The talk introduced the KVM stack (Linux, KVM, QEMU, libvirt) and live migration; introduced ways the higher layers (especially oVirt and OpenStack) use KVM and migration, and what challenges the KVM team faces in working with varying use-cases and new features added to make migration work, and work faster.
There was a video recording, I will post the link to it in a separate post.
The talk introduced the KVM stack (Linux, KVM, QEMU, libvirt); briefly went over some features and the communities around the projects, and discussed some of the new features added to the KVM stack in the last year.
Next up is my talk on live migration of VMs at FOSDEM in Belgium.
Hot on the heels of the QEMU 2.4 release, we have QEMU version 2.5 releasing today.
QEMU creates the virtual machine which guest operating systems run on top off. QEMU also handles host-specific things, like the storage and networking on the host.
Given the wide scope of this project, there are several changes that many contributors add to each release. To repeat the success with the 2.4 release video, I asked maintainers to record segments for the 2.5 release as well. A few maintainers and contributors chipped in with videos, and a few updated the ChangeLog page, and added new feature pages. Thanks to all who pitched in!
In the video, we have Michael Tsirkin speaking on new security features, virtio 1, vhost and vhost-user and some guest enhancements for PCI and PCI-E; Juan Quintela about live migration enhancements (like the new autoconverge implementation); Dave Gilbert about the new postcopy migration feature; Eric Blake on QMP introspection; Stefano Stabellini on Xen; Stefan Hajnoczi on enhancements in the block layer; and Alberto Garcia expanding on a few block layer enhancements.
Side note: if you notice, the new feature pages linked above are quite detailed. They’re based on a template which was prepared based on feedback from quite a few people, including Docs and Quality Engineering folks from Red Hat, the Fedora Changes template, and my experience with answering questions for my features. I included as many items and questions in the template as possible so it’s easier for users to get as much information on a feature from the feature page before they ask the developer for more information. In the coming days, I hope to point out the new template to more people, and perhaps make it a requirement for new features landing in QEMU.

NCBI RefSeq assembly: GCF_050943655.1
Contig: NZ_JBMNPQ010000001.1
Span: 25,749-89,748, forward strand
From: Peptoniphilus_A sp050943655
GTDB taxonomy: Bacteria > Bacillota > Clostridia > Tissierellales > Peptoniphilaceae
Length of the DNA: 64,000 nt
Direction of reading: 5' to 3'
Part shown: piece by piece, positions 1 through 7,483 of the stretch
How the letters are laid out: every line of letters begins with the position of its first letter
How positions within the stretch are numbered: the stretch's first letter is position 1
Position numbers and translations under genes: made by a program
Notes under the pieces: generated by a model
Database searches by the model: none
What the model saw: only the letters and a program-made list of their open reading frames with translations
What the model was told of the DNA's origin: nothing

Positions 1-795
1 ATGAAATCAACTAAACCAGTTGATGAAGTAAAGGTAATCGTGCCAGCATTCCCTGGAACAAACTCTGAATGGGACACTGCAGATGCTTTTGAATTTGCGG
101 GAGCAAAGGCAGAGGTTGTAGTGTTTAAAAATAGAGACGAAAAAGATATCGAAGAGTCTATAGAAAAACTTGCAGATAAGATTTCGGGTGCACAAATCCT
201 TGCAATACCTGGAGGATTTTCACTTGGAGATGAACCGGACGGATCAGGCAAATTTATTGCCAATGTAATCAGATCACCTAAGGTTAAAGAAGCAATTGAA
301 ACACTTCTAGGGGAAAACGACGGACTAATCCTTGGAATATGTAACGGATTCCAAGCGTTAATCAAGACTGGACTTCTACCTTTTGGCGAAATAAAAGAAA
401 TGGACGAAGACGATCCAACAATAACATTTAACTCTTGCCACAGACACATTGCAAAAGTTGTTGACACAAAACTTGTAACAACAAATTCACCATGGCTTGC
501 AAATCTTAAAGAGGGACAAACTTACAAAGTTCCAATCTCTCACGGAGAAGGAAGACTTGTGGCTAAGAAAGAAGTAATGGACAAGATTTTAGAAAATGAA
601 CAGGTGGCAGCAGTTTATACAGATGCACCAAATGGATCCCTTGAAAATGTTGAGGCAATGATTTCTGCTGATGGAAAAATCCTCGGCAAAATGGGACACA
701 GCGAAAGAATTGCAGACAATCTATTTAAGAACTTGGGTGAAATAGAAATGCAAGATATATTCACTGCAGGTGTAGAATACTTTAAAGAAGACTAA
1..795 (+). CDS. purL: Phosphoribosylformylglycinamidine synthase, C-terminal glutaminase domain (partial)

As with the last time, I used OpenShot to create the video, and Audacity for some noise reduction on the audio track of one of the videos. Unfortunately, this time, OpenShot on Fedora 23 crashed a lot – approx. once for each action I performed. Enabling the autsave functionality helped a lot; I lost several edits before I did that
Let’s Encrypt have lauched their public beta, and they’re now offering SSL certificates to everyone. The process is very easy and quite easy to automate. However, there’s a catch: these certificates expire in a few days (90 days as of now), so they have to be renewed often. That’s where having the process be simple and automatable helps.
OpenShift doesn’t yet have a way to automate SSL certificate installs; so adding an SSL cert to this blog is going to be a manual process every few days. I’m on the OpenShift silver tier (not yet available in my region, but it’s a perk available to Red Hat employees), so I get to attach a custom cert to my site.
Here’s what I did to get an SSL cert for this blog and enable it: installed the letsencrypt package from the Fedora repos, and ran this command: